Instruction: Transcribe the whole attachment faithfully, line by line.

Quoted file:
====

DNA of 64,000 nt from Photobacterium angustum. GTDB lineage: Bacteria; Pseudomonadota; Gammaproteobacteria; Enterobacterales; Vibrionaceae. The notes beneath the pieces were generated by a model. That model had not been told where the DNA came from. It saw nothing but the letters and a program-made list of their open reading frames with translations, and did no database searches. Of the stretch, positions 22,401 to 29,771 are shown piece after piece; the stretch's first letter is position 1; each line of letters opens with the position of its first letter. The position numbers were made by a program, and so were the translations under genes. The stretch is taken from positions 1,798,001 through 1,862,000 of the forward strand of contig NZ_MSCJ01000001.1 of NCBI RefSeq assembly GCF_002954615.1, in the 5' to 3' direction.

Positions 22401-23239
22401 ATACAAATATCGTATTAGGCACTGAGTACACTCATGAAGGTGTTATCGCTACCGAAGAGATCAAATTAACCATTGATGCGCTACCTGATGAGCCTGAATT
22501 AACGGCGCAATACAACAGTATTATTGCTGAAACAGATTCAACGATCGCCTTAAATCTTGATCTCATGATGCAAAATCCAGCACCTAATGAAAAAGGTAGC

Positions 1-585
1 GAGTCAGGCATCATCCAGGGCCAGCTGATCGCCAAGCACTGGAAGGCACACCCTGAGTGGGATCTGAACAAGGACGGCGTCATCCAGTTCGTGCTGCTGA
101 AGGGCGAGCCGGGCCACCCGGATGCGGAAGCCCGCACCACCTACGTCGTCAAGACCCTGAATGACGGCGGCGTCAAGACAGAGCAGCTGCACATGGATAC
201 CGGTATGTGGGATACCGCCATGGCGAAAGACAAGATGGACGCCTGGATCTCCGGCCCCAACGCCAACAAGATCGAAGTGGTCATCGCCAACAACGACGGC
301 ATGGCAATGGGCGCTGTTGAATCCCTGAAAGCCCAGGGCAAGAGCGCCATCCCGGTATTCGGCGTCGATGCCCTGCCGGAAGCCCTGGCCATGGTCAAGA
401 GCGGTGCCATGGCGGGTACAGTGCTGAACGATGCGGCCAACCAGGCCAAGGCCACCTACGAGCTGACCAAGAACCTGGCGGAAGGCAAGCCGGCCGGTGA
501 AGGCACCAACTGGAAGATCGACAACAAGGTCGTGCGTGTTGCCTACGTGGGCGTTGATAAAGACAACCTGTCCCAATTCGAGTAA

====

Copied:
DNA of 64,000 nt from Photobacterium angustum. GTDB lineage: Bacteria; Pseudomonadota; Gammaproteobacteria; Enterobacterales; Vibrionaceae. The notes beneath the pieces were generated by a model. That model had not been told where the DNA came from. It saw nothing but the letters and a program-made list of their open reading frames with translations, and did no database searches. Of the stretch, positions 22,401 to 29,771 are shown piece after piece; the stretch's first letter is position 1; each line of letters opens with the position of its first letter. The position numbers were made by a program, and so were the translations under genes. The stretch is taken from positions 1,798,001 through 1,862,000 of the forward strand of contig NZ_MSCJ01000001.1 of NCBI RefSeq assembly GCF_002954615.1, in the 5' to 3' direction.

Positions 22401-23239
22401 ATACAAATATCGTATTAGGCACTGAGTACACTCATGAAGGTGTTATCGCTACCGAAGAGATCAAATTAACCATTGATGCGCTACCTGATGAGCCTGAATT
22501 AACGGCGCAATACAACAGTATTATTGCTGAAACAGATTCAACGATCGCCTTAAATCTTGATCTCATGATGCAAAATCCAGCACCTAATGAAAAAGGTAGC

Positions 1-585
1 GAGTCAGGCATCATCCAGGGCCAGCTGATCGCCAAGCACTGGAAGGCACACCCTGAGTGGGATCTGAACAAGGACGGCGTCATCCAGTTCGTGCTGCTGA
101 AGGGCGAGCCGGGCCACCCGGATGCGGAAGCCCGCACCACCTACGTCGTCAAGACCCTGAATGACGGCGGCGTCAAGACAGAGCAGCTGCACATGGATAC
201 CGGTATGTGGGATACCGCCATGGCGAAAGACAAGATGGACGCCTGGATCTCCGGCCCCAACGCCAACAAGATCGAAGTGGTCATCGCCAACAACGACGGC
301 ATGGCAATGGGCGCTGTTGAATCCCTGAAAGCCCAGGGCAAGAGCGCCATCCCGGTATTCGGCGTCGATGCCCTGCCGGAAGCCCTGGCCATGGTCAAGA
401 GCGGTGCCATGGCGGGTACAGTGCTGAACGATGCGGCCAACCAGGCCAAGGCCACCTACGAGCTGACCAAGAACCTGGCGGAAGGCAAGCCGGCCGGTGA
501 AGGCACCAACTGGAAGATCGACAACAAGGTCGTGCGTGTTGCCTACGTGGGCGTTGATAAAGACAACCTGTCCCAATTCGAGTAA